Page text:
WASHINGTON — A civil antitrust lawsuit was filed Oct. 20 by the U.S. Department of Justice (D.O.J.) in U.S. District Court in Chicago to block the proposed acquisition by JBS S.A., currently the third-largest U.S. beef slaughterer and processor, of National Beef Packing Company L.L.C., the fourth-largest U.S. beef processor.
Brazil-based JBS is also in the process of acquiring Smithfield Beef Group Inc. from Smithfield Foods Inc., but the D.O.J. is not challenging that acquisition. JBS also bought Colorado-based Swift Foods Co. in 2007.
National operates two beef packing plants in Liberal and Dodge City, Kas., and one plant in Brawley, Calif. National’s annual beef sales are approximately $5 billion.
"We are disappointed that the D.O.J. does not recognize that this transaction is pro-competitive, and we plan to vigorously contest the D.O.J.’s attempt to block it," said Steve Hunt, chief executive officer of U.S. Premium Beef L.L.C. The U.S.P.B. is majority owner of National Beef Packing Co.
In explaining its lawsuit, the department chargedthe proposed JBS/National Beef Packing deal would combine two of the top four U.S. beef packers resulting in lower prices paid to cattle suppliers and higher beef prices for consumers. The Attorneys General of Colorado, Iowa, Kansas, Minnesota, Missouri, Montana, North Dakota, Ohio, Oklahoma, Oregon, South Dakota, Texas and Wyoming are joining the D.O.J.’s lawsuit.
"The combination of JBS and National will likely lead to grocers, food service companies and ultimately American consumers paying higher prices for beef," said Thomas O. Barnett, assistant attorney general in charge of the department’s antitrust division. "It will also lessen the competition among packers in the purchase of cattle that has been critical to ensuring competitive prices to the nation’s thousands of producers, ranchers and feedlots."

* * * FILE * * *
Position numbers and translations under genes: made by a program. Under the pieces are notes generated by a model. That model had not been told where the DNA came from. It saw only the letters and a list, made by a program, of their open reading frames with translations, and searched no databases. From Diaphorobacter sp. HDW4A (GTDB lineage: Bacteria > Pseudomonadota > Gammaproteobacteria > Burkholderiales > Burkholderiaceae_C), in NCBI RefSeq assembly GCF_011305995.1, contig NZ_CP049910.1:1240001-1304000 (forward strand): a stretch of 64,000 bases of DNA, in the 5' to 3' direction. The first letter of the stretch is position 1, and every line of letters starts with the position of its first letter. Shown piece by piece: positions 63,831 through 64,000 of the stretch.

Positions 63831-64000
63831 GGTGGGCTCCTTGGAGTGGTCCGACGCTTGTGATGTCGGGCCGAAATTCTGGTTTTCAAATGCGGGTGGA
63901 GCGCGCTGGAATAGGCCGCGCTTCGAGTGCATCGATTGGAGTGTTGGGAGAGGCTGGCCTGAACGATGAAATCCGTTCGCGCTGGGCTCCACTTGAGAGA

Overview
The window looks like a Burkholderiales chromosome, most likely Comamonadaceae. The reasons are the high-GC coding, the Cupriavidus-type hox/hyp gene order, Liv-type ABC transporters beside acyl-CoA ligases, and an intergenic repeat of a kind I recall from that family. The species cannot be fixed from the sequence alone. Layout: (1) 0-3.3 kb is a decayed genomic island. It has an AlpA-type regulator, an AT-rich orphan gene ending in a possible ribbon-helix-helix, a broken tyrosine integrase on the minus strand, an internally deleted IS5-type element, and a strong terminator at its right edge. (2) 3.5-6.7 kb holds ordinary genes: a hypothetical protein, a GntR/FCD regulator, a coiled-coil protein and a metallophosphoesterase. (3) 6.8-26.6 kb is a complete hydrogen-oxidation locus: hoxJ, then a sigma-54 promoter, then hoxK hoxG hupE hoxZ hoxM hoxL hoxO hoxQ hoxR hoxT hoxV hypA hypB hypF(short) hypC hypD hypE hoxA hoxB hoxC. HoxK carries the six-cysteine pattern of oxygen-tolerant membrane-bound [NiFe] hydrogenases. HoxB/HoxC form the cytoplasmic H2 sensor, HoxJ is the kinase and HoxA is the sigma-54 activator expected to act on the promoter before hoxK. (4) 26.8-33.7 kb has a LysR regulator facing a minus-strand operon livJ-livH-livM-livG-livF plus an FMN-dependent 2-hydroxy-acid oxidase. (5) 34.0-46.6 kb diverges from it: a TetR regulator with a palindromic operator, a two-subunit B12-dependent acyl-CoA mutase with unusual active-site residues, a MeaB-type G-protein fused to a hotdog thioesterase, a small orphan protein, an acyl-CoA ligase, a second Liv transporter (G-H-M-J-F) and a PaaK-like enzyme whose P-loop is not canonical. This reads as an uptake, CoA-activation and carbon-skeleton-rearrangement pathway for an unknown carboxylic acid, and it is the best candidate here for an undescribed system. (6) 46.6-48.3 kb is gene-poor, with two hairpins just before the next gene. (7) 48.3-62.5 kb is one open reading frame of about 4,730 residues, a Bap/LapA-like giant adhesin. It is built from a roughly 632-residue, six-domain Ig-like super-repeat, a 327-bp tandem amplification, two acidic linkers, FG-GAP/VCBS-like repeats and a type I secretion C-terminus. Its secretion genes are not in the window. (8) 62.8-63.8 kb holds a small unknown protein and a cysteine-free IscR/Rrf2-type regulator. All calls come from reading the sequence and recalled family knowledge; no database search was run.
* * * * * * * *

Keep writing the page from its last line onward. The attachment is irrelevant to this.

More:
JBS’s acquisition of National substantially would restructure the beef packing industry, eliminating a competitively significant packer and placing more than 80% of domestic fed cattle packing capacity in the hands of three companies: JBS, Tyson Foods Inc. and Cargill, the D.O.J. said.
Lawyers for the D.O.J. concluded the acquisition would decrease competition among packers in producing and selling U.S.D.A.-graded boxed beef nationwide. It further concluded the proposed acquisition would lessen competition among packers for the purchase of fed cattle in the High Plains, centered in Colorado, western Iowa, Kansas, Nebraska, Oklahoma and Texas, and the Southwest.
JBS S.A. said it intends to contest the lawsuit plus immediately complete the purchase of Smithfield Beef Group for approximately $565 million in cash.
"We disagree with the Department of Justice’s decision to try and block this transaction," said Wesley Batista, president and c.e.o. of JBS USA. "This transaction is highly pro-competitive and will generate significant efficiencies and synergies that will benefit our cattle suppliers and our beef customers. We believe the government’s case is misplaced and we look forward to defending this matter in court."
JBS announced its acquisition of National Beef on March 5 for a total value of approximately $970 million. Under the terms of the purchase agreement, JBS intended to acquire all of the outstanding membership interests of National Beef. JBS will pay the members of National Beef total proceeds of approximately $465 million cash and $95 million in JBS common stock if the deal is allowed to proceed.
Andy Groseta, president of the National Cattlemen’s Beef Association, a group whose members raise and sell fed cattle to beef packers, said his members "appreciate the Department of Justice’s attention to the balance of competition within the beef industry.
"As JBS has increased its ownership in the packing and cattle feeding industries, N.C.B.A. has supported D.O.J.’s efforts to monitor, evaluate, and — if necessary — act upon these acquisitions. We encourage the process of due diligence and will be closely monitoring this case and the impacts on the beef industry. In particular, we will be making certain that the prices cattle producers receive for their animals do not decrease unfairly."
This article can also be found in the digital edition of Food Business News, October 28, 2008, starting on Page 1. Click